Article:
The mold is then spray-painted to ensure that all the different substances have the same general texture.
When the mold is finished, it is sandblasted to create pores. Then a gel coat is applied to create the desired texture.
Only then is the fiberglass sprayed into the molds.
There's even more to it than that — and a lot of it is unpleasant. The shop is loud and smelly and staffed by people wearing respirators and plastic gloves. Electric sanders, high — volume spray guns and big fans create a constant din.
Even more fun: "Almost every chemical in here will self-ignite" if left alone after it is mixed, owner Mike Dobronos says. When that happens — which is often — the workers simply carry the flaming containers to the rear of the shop and let them burn out on top of big drums filled with water.
The private, 25-employee company uses fiberglass to mimic a wide variety of materials. Walking through the shop on a sunny July day, you see tall gold-colored crosses destined for a church in Toronto and a wooden model of a huge baseball glove expected to wind up at a major league ballpark.
The old stuff from Cleveland and the new stuff from South Dakota were introduced to each other during the final week of September.
The hulking fiberglass sections were raised to the top of the parking deck with a crane, as were two big wooden boxes containing the electronics. They were assembled on the deck, then lowered to the street before being lifted to the top of the tower in two sections on Sept. 27.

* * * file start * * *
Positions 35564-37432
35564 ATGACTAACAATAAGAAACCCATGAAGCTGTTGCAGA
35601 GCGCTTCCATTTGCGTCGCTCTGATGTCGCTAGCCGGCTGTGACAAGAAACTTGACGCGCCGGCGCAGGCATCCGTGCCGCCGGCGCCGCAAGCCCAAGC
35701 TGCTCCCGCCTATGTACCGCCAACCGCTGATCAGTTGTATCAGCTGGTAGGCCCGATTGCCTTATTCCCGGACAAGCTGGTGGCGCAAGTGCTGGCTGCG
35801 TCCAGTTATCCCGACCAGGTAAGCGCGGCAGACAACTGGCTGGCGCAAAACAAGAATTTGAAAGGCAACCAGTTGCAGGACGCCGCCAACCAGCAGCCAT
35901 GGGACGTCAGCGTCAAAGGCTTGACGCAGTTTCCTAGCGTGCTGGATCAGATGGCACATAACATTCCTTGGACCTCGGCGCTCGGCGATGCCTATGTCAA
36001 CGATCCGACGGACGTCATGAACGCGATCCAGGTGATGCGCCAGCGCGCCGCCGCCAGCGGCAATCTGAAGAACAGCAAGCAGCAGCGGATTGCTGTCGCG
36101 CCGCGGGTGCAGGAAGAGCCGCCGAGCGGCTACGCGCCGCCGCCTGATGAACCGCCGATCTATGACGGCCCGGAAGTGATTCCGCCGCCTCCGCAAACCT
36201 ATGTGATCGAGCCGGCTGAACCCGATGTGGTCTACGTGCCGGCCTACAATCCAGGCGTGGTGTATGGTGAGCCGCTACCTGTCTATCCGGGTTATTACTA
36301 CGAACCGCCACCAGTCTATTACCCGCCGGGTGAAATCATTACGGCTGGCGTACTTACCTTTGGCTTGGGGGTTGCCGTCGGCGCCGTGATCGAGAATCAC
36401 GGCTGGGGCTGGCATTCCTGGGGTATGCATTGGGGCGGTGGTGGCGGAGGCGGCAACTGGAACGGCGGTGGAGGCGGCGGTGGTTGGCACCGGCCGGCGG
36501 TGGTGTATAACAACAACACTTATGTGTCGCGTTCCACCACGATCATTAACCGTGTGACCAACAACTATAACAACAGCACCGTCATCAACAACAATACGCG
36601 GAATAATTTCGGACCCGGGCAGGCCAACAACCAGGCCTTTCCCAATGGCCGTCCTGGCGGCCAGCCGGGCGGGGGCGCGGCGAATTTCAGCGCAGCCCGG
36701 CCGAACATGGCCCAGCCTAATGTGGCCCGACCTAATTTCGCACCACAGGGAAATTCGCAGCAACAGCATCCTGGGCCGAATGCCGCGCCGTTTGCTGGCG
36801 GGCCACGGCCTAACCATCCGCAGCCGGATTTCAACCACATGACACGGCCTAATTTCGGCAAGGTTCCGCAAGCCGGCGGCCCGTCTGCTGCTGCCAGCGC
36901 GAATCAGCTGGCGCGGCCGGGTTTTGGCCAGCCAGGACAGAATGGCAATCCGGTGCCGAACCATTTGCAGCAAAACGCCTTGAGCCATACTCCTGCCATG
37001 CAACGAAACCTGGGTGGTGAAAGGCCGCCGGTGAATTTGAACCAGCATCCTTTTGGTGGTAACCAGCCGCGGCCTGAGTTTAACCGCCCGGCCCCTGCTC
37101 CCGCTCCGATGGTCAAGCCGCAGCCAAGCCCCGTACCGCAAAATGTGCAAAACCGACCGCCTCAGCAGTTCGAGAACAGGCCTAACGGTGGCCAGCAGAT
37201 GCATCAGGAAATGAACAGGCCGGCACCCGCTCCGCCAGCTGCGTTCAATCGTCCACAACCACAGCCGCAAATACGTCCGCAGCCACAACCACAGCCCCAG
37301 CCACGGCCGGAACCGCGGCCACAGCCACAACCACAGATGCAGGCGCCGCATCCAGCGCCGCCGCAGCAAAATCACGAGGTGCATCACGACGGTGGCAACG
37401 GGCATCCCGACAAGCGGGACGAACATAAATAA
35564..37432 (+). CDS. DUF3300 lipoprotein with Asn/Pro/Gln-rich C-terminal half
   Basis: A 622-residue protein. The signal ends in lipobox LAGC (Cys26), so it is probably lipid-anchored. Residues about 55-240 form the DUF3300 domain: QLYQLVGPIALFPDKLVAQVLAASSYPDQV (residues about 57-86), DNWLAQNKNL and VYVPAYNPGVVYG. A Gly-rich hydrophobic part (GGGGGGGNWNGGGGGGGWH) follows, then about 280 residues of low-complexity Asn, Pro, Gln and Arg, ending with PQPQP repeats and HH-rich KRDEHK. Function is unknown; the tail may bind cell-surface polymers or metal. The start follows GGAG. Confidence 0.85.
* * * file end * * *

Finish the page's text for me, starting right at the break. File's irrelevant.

End of story? Not quite.
A placed called "the Beacon" needs a light. So the company's facilities manager, Mike Dean, had a plan: Take a 10,000 — watt light, stick it on top of the new tower and shoot that puppy straight up into the night sky.
The light is so bright that Dean had to get special permission from the Federal Aviation Administration. The FAA cleared him for takeoff in July — which cleared the way for some additional creativity.
Using filters, the Beacon's beacon could shine red on Christmas... green on St. Paddy's Day... perhaps gray for January and February and March....
How long will the new tower last? Well, the life expectancy of the LEDs is almost 12 years, and their modular design makes them easy to replace. The tower should be good for more than half a century.
But if tradition holds, long before the tower crumbles, somebody in a corner office will probably decide it's time for a new look.